“From this lack of evidence it would seem that the dead of a particular community were not laid to rest within Maeshowe, and even if part of the rituals surrounding death involved entering the passage grave then they also involved the corpse being removed at a later date.
As a place of the ancestors, Maeshowe seems to have contained very few skeletal remains, however, their presence may have assumed a different form in the shape of stone monoliths.” [1]

Dating Maeshowe

Maeshowe is one of the supreme achievements of Neolithic Europe and stands apart because of its very excellence…”
Audrey Henshall and James Davidson. The Chambered Cairns of Orkney. (1989)
Maeshowe. (Sigurd Towrie)
Maeshowe. (📷 Sigurd Towrie)

We do not know when Maeshowe was constructed, although these days it is generally accepted as being around 3000BC.

At some point in its life the chamber was enclosed by a wall and, around the same time, a ditch with no entrance causeway – additions that separated the monument from the surrounding landscape.

The only confirmed radiocarbon date from Maeshowe came from the enclosing ditch. This c2700BC date has become firmly attached to the chambered cairn, based on the assumption that the ditch and chamber were contemporary.

But as regular readers will know by now, we cannot assume that any monument – particularly those made up of multiple elements – was a single-phase construction.

With Maeshowe, we simply do not know whether the chamber, ditch and external wall were planned from the outset and built as part of a single, unified project.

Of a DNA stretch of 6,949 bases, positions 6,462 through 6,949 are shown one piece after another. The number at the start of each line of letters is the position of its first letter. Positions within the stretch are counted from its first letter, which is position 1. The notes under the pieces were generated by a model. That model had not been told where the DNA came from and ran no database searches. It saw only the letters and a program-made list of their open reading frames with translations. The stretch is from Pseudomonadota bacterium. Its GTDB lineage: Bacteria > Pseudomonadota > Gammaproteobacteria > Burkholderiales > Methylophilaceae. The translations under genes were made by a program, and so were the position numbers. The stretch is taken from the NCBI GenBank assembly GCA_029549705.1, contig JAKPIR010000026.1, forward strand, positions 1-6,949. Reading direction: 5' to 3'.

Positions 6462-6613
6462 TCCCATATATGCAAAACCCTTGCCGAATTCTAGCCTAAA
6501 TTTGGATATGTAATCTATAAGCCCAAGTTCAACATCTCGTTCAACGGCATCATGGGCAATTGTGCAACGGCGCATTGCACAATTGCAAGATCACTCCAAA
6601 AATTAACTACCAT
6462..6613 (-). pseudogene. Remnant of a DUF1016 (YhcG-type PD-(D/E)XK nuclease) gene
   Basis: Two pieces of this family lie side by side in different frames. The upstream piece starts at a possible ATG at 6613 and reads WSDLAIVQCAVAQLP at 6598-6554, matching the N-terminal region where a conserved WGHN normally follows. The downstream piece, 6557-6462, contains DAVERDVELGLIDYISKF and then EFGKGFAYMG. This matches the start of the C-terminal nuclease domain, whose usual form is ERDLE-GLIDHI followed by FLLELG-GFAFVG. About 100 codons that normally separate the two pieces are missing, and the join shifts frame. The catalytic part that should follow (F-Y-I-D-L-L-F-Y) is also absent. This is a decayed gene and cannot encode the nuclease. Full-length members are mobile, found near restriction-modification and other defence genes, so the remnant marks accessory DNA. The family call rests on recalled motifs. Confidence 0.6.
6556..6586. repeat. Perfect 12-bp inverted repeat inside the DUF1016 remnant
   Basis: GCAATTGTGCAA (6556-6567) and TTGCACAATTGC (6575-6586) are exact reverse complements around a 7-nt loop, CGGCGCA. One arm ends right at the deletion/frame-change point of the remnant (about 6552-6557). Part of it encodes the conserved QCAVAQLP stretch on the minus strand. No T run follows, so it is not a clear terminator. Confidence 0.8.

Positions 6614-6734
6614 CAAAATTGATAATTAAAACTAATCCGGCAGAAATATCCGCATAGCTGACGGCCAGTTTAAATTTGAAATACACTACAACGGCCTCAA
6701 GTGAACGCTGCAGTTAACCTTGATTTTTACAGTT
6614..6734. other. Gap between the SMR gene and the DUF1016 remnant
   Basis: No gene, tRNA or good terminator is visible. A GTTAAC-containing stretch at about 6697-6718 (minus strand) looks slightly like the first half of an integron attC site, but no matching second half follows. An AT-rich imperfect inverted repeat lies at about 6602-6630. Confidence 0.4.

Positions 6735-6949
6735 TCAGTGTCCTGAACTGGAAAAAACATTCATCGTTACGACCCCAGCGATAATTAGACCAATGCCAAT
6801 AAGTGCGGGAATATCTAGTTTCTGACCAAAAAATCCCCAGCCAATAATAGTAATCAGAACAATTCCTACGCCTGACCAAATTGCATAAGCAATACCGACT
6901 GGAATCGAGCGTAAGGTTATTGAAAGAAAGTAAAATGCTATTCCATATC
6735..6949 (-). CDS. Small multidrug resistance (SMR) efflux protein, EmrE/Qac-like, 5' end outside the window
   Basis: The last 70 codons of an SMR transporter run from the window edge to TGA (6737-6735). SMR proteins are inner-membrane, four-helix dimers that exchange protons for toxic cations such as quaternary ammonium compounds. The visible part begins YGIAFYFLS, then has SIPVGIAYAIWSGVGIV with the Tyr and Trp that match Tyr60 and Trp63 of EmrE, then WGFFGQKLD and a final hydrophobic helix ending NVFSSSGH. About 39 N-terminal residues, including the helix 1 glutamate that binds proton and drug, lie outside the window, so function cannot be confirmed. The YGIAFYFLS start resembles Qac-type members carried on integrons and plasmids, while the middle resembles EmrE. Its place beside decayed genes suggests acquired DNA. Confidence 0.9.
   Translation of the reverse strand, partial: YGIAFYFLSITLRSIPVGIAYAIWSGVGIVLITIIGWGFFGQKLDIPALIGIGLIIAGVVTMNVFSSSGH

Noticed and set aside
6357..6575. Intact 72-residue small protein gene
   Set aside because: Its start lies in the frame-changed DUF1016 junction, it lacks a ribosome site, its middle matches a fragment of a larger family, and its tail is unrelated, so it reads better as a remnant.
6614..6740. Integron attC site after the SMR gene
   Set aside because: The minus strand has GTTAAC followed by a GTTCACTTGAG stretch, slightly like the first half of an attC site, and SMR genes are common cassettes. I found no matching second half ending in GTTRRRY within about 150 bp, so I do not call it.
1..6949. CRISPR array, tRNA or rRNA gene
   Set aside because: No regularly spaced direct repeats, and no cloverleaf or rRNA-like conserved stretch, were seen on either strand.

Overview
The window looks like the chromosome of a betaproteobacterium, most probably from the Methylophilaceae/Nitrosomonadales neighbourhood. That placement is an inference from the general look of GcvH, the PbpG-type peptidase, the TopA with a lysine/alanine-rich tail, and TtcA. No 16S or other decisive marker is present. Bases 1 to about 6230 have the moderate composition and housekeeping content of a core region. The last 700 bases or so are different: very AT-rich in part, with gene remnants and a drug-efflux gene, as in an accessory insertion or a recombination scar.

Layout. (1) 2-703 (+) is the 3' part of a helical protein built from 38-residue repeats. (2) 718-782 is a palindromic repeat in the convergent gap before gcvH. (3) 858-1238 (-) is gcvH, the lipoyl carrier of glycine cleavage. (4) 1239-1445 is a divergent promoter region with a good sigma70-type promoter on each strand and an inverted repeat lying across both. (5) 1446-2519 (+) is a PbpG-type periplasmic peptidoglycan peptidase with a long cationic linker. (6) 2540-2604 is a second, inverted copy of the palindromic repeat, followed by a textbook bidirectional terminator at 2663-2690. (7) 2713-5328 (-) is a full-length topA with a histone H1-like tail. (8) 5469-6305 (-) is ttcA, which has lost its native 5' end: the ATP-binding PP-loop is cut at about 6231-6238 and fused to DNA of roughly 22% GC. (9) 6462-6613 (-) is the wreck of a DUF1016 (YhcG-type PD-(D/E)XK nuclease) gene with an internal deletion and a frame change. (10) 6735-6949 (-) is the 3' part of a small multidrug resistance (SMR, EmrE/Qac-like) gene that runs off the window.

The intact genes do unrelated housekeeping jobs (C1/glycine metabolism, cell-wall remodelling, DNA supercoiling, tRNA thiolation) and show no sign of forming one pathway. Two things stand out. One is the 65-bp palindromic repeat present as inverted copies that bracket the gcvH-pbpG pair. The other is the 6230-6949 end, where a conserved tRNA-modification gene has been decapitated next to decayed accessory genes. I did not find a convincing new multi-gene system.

Although there is little doubt the ditch was dug around 2700BC, it may have been added centuries after the chamber’s construction.

Maeshowe. (Jim Richardson)
Maeshowe from the rear, showing the bank and platform clearly. (📷 Jim Richardson)

For decades it was suggested, and generally accepted, that Maeshowe-type cairns were a later “evolution” of the stalled Orkney-Cromarty cairns – stalled cairns came first, centuries before the advent of the Maeshowe-type.

This notion was dealt a blow in 2017, following a major reassessment of Neolithic radiocarbon dates from Orkney. This suggested both styles emerged in the middle of the fourth millennium BC (around 3700-3400BC) and remained in use, for the deposition of human remains, until around 2900BC. [10]

Is it likely that Maeshowe was built 200 years after the Orkney-wide use of chambered cairns ceased?

1864 plan of Maeshowe. (Stuart. Notice of Excavations in the Chambered Mound of Maeshowe, in Orkney, and of the Runic Inscriptions on the Walls of its central Chamber)

By modern standards, Farrer’s rush to clear out Maeshowe leaves a lot to be desired and explains why the published accounts differ on the scant quantity of human remains encountered.

Farrer himself makes no mention of any remains. Two years later, the Society of Antiquaries of Scotland heard there was a “small fragment of human skull” [4], while Orcadian antiquarian George Petrie referred to “several skull fragments”. [11]

Suffice to say there was not a huge quantity of bone and those recovered were subsequently lost. Hence the lack of radiocarbon dates.

Over a century later, however, another Maeshowe-type passage grave, a few miles to the east, was found to be packed with human remains. Quanterness was excavated in the 1970s and the re-analysis of radiocarbon dates now suggests it was continually in use from around 3400BC until 2900BC! [10]

If Maeshowe was constructed around the same time as Quanterness, it would be contemporary with the nearby Barnhouse Settlement and the piered buildings at the Ness of Brodgar. That this was the case, and that Maeshowe played a major role in the lives of the people of the Barnhouse settlement (c3200-2800BC), was proposed in 2005, based on architectural parallels between the two sites:

“[I]n all probability, some of the inhabitants of Barnhouse both built and frequented the Stones of Stenness henge monument and the passage grave of Maeshowe, and future generations would have lived under their influence and the meanings they embodied.” [1]

Part Two